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Journal Article

Genetic basis of allochronic differentiation in the fall armyworm

MPS-Authors
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Hänniger,  Sabine
Department of Entomology, Prof. D. G. Heckel, MPI for Chemical Ecology, Max Planck Society;
IMPRS on Ecological Interactions, MPI for Chemical Ecology, Max Planck Society;

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Schöfl,  Gerhard
Department of Entomology, Prof. D. G. Heckel, MPI for Chemical Ecology, Max Planck Society;

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Gebauer-Jung,  Steffi
Department of Entomology, Prof. D. G. Heckel, MPI for Chemical Ecology, Max Planck Society;

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Vogel,  Heiko
Department of Entomology, Prof. D. G. Heckel, MPI for Chemical Ecology, Max Planck Society;

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Unbehend,  Melanie
Department of Entomology, Prof. D. G. Heckel, MPI for Chemical Ecology, Max Planck Society;
IMPRS on Ecological Interactions, MPI for Chemical Ecology, Max Planck Society;

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Heckel,  David G.
Department of Entomology, Prof. D. G. Heckel, MPI for Chemical Ecology, Max Planck Society;

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Groot,  Astrid T.
Department of Entomology, Prof. D. G. Heckel, MPI for Chemical Ecology, Max Planck Society;

External Resource
Fulltext (public)

HEC363.pdf
(Publisher version), 2MB

Supplementary Material (public)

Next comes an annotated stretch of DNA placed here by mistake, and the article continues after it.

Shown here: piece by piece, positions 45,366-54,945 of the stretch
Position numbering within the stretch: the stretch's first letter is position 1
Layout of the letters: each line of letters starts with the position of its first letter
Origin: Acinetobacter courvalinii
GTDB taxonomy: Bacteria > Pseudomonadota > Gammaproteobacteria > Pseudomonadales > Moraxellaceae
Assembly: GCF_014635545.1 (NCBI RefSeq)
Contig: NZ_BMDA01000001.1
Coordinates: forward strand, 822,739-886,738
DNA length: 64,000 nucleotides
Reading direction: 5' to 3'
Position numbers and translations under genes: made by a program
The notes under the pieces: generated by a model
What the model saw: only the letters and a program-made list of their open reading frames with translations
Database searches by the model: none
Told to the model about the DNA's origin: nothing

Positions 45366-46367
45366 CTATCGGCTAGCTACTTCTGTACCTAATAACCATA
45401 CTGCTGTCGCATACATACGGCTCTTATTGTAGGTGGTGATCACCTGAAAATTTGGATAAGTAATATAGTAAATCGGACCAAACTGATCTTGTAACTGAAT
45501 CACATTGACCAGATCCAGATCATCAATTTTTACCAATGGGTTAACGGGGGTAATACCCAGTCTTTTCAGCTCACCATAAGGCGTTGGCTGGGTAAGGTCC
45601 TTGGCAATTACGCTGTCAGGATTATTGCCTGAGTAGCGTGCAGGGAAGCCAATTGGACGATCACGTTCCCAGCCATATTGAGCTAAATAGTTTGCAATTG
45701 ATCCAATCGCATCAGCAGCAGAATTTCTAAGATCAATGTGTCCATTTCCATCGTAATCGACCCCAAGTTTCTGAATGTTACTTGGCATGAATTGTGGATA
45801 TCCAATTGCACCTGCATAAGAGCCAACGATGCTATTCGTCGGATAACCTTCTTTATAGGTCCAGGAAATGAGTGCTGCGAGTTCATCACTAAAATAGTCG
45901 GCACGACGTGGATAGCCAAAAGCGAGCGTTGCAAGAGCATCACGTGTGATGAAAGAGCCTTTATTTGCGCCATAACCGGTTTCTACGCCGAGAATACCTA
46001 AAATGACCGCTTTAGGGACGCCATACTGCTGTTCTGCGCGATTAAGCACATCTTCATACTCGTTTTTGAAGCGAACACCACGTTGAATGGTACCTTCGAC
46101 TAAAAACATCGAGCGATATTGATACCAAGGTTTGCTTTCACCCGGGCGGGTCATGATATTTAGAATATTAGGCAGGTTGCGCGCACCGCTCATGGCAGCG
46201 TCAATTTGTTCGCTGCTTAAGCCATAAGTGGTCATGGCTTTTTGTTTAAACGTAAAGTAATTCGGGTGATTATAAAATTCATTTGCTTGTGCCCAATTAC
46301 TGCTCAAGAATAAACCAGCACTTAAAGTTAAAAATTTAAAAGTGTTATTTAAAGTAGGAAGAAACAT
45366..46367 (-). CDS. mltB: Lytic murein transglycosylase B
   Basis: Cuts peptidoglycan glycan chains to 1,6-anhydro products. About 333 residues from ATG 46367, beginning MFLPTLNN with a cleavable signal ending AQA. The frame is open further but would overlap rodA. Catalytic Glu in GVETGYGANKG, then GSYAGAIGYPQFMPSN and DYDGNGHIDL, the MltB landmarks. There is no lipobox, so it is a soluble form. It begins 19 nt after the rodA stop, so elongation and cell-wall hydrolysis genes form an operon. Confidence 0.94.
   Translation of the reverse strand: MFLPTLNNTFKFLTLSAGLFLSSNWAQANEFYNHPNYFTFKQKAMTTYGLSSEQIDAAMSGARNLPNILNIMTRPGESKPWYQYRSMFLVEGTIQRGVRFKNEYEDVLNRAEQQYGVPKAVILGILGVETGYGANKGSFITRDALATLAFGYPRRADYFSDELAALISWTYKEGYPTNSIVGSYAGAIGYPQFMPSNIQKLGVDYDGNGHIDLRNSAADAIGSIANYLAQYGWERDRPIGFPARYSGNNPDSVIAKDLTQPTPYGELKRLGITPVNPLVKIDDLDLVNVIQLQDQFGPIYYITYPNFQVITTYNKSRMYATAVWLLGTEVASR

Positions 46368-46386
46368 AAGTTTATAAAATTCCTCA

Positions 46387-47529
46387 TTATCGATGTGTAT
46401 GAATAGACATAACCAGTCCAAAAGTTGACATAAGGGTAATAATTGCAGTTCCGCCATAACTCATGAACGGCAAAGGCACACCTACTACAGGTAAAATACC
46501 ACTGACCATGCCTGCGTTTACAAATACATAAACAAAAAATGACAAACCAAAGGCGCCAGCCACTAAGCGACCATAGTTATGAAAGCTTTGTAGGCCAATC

HEC363s1.zip
(Supplementary material), 2MB

Citation

Hänniger, S., Dumas, P., Schöfl, G., Gebauer-Jung, S., Vogel, H., Unbehend, M., et al. (2017). Genetic basis of allochronic differentiation in the fall armyworm. BMC Evolutionary Biology, 17: 68. doi:10.1186/s12862-017-0911-5.


Cite as: http://hdl.handle.net/11858/00-001M-0000-002C-9DED-6
Abstract
Background: Very little is known on how changes in circadian rhythms evolve. The noctuid moth Spodoptera frugiperda (Lepidoptera: Noctuidae) consists of two strains that exhibit allochronic differentiation in their mating time, which acts as a premating isolation barrier between the strains. We investigated the genetic basis of the strain-specific timing differences to identify the molecular mechanisms of differentiation in circadian rhythms. Results: Through QTL analyses we identified one major Quantitative trait chromosome (QTC) underlying differentiation in circadian timing of mating activity. Using RADtags, we identified this QTC to be homologous to Bombyx mori C27, on which the clock gene vrille is located, which thus became the major candidate gene. In S. frugiperda, vrille showed strain-specific polymorphisms. Also, vrille expression differed significantly between the strains, with the rice-strain showing higher expression levels than the corn-strain. In addition, RT-qPCR experiments with the other main clock genes showed that pdp1, antagonist of vrille in the modulatory feedback loop of the circadian clock, showed higher expression levels in the rice-strain than in the corn-strain. Conclusions: Together, our results indicate that the allochronic differentiation in the two strains of S. frugiperda is associated with differential transcription of vrille or a cis-acting gene close to vrille, which contributes to the evolution of prezygotic isolation in S. frugiperda.